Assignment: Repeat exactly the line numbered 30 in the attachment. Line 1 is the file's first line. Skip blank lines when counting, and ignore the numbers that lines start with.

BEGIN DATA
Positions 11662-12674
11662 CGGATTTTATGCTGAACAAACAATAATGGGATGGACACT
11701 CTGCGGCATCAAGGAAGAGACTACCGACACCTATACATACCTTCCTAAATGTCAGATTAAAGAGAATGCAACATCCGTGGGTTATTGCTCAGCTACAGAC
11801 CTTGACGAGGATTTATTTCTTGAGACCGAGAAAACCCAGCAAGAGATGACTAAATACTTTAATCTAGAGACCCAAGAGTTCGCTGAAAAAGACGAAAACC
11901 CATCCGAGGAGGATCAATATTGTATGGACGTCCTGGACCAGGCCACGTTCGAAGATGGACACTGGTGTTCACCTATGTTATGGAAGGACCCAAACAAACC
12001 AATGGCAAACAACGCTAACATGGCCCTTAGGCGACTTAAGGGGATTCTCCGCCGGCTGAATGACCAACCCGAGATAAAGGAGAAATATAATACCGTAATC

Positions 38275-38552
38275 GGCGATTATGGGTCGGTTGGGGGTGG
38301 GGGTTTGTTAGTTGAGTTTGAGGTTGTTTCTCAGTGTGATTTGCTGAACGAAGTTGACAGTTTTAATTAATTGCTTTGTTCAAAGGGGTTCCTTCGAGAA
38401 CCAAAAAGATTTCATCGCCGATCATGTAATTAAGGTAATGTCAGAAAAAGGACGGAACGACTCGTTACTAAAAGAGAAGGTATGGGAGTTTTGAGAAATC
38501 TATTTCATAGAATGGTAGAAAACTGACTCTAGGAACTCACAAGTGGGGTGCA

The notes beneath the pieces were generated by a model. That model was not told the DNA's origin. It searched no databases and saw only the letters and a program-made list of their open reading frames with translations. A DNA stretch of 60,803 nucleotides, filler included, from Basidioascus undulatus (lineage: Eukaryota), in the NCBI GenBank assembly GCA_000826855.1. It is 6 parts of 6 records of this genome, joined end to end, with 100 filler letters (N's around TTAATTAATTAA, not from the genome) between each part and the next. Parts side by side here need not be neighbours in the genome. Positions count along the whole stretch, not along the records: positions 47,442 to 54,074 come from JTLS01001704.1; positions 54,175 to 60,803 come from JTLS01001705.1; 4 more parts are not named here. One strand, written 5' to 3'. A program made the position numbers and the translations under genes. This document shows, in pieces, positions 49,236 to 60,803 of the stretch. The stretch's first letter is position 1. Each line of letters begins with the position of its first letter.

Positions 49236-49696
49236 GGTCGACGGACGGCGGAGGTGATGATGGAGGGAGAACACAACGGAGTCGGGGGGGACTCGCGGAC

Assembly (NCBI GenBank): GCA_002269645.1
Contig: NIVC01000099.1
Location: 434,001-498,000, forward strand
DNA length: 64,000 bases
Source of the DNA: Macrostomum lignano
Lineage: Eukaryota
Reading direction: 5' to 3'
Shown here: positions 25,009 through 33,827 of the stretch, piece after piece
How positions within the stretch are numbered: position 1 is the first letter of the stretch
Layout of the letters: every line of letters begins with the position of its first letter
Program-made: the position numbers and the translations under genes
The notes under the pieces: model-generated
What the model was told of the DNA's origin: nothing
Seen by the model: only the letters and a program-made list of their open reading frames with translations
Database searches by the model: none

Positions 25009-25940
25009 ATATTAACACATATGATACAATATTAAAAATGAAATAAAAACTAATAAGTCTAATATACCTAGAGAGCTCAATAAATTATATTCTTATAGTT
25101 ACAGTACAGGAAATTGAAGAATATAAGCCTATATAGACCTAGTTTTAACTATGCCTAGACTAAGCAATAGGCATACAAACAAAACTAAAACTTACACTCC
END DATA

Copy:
Positions 25009-25940